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Patrick O'Connell on Barbara Lynch, Chowder, and More

Photo: Patrick O'Connell (left) with Gary Danko at Menton, February 2014/Rachel Leah Blumenthal

Patrick O'Connell, chef and proprietor of The Inn at Little Washington in Washington, Virginia, was in Boston last week to participate in massive two-part fundraiser for the Barbara Lynch Foundation. Eater Boston caught up with him in the kitchen at the Relais & Chateaux Grand Chef Gala Dinner at Menton on Thursday night, and he gave some insight on Barbara Lynch, Menton, the evolving Boston food scene, and chowder memories. O'Connell, once called "the Pope of American Cuisine," is also the president of the North American sector of Relais & Chateaux.

Had you spent much time with Barbara prior to participating in this event?
We've spent a little time together, and I actually came up when she applied to be a member [of Relais & Chateaux]. The organization likes very much when the other members offer their thoughts and opinions about a new applicant. It's helpful that it be sort of universally, unanimously accepted, because it's an organization which belongs to its own members, so I came and was blown away with what she was doing here. Just the elegance and the sophistication and the polish that was going on in a city that wasn't known for that level of cuisine — to me, at least, previously. So it was doubly exciting.

And then I was delighted to learn that she had so much European influence, particularly from some female chefs in Italy and in France. She was already part of this wonderful little community of the upper echelon chefs of the world, which Relais & Chateaux is all about. I can still remember my wonderful meal here that evening, so I'm so pleased that she's part of the group and has such a worthwhile cause and a great story behind it.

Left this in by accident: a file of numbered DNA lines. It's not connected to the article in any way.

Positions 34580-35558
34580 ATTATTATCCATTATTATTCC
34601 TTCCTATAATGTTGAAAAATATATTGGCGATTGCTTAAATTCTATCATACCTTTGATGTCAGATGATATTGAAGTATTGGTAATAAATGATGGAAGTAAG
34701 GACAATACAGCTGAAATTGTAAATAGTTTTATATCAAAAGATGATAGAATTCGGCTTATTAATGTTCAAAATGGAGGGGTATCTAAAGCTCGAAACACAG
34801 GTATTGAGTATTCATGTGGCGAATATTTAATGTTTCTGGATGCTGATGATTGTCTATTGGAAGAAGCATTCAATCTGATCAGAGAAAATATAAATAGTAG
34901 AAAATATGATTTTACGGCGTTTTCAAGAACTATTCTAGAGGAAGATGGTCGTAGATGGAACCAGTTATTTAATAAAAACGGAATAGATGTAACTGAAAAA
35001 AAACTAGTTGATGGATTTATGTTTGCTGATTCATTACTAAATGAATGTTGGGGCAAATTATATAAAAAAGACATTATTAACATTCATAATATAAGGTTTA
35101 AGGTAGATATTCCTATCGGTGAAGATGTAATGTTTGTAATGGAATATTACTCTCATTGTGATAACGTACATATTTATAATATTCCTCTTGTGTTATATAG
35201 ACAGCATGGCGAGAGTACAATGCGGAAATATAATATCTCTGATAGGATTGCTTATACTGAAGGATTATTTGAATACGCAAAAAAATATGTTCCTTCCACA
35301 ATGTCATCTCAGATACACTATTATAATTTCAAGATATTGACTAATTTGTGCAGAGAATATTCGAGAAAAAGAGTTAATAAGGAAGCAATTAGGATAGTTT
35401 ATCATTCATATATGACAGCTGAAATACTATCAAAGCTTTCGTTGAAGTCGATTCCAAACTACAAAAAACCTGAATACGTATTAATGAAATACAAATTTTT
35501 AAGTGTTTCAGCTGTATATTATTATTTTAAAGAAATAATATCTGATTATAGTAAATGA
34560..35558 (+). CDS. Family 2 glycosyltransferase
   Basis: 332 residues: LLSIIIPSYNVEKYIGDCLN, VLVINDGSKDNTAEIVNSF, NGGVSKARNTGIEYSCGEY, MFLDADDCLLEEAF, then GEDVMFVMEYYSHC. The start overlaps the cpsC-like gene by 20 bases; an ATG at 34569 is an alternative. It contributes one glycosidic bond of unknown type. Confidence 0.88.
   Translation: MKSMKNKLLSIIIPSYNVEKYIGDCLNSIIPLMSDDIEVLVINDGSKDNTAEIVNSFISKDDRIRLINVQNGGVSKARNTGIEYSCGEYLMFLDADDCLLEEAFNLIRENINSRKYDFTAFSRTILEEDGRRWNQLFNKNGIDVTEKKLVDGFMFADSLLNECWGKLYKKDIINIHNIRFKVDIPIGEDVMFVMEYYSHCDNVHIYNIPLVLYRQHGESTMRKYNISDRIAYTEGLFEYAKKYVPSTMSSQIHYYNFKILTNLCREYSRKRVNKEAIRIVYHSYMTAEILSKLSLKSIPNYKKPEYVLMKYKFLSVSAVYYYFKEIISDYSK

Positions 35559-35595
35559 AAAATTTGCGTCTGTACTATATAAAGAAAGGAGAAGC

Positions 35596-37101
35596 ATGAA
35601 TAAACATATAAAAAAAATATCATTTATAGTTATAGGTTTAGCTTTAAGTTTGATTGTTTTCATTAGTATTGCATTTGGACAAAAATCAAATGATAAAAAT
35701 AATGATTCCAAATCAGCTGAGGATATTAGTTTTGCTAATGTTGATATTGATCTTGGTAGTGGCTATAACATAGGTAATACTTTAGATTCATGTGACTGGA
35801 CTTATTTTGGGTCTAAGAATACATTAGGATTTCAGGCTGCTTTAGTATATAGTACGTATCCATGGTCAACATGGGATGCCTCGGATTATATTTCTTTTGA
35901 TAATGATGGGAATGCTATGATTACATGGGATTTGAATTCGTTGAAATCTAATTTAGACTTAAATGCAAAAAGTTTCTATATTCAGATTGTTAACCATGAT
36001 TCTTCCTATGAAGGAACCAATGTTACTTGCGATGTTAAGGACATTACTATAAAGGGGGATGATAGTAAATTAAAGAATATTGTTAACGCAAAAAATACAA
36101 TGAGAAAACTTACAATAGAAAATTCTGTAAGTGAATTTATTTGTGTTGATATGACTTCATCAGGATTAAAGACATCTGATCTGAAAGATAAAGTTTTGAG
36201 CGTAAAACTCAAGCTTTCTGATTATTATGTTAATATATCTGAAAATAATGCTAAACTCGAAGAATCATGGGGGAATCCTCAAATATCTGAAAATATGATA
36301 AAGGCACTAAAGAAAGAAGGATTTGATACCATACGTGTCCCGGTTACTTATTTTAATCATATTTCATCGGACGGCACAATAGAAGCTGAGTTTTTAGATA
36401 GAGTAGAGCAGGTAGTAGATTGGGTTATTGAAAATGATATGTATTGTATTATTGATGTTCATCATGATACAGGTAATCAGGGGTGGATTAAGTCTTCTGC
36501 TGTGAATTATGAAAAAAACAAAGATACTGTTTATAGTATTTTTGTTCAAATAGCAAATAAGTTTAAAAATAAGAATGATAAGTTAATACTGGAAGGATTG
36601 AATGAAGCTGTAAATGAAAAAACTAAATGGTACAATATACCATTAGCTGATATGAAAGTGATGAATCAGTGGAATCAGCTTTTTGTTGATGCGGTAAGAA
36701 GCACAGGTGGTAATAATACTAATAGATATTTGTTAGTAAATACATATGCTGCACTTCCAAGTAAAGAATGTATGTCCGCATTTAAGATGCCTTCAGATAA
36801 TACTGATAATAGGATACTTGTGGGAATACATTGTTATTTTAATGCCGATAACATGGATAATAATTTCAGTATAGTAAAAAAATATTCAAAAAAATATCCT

Have you spent much time in Boston other than that?
I have a friend who lives outside Boston, and I used to come up every summer to Cape Ann to visit and spend time. It's my second favorite city in America; of course, I was born in Washington, so that has to be my first. But it being a sort of European city in its aesthetic and architecture and the water all around it makes it irresistible. But many years ago, the only thing that it sort of was missing was a dynamic food scene, and it's so exciting to see that take hold now and blossom. It's really, I think, changed the energy here in a wonderful way. We had a delightful lunch today at one of Barbara's many other restaurants, and it's amazing to see what one chef can do — the influence one chef can have on an entire city. I think it has it all now. Boston's always seemed an infinitely livable city to me.

It's so nice to hear somebody from out of state say that, because we get a lot of the "Oh, well it's not New York" people, and that's all they really have to say.
But it has things New York only wishes it could have, and it has such a gritty sort of population. What we try to evoke with all the Relais & Chateaux properties is a strong sense of place, and I think Boston as a city has that and protects that in a wonderful way. Most cities are becoming so homogenized that I sometimes sit down and ask myself, particularly when I'm dining out, where am I again? I think Boston, like San Francisco, has that unique, very strong sense of place.

Any food memories stick out from your times in Massachusetts?
Well, doesn't everyone remember their first cup of chowder? I was born in Washington and raised in Southern Maryland, and it was a period when Washington was a deeply Southern city, so I went to college at Catholic University. The first guy I met was from Gloucester, Massachusetts, and he was an artist, and his mother had a gallery in Gloucester, so that summer, he invited me to come up. I had never tasted lobster salad, and I'd never tasted chowder. Can you imagine? [Laughs.]

How is that possible? But I brought a young man with me today who had never been north of Baltimore, and he's having the exact same experiences. We had chowder for lunch, and a lobster roll. So what is, I think, fabulous, as I was saying about the sense of place — those things are still enjoyed as much by the natives as they are by the tourists, and they're respected in the same way. I could never forget that moment when my friend made a big batch of lobster salad, and it was heavenly — absolutely heavenly.
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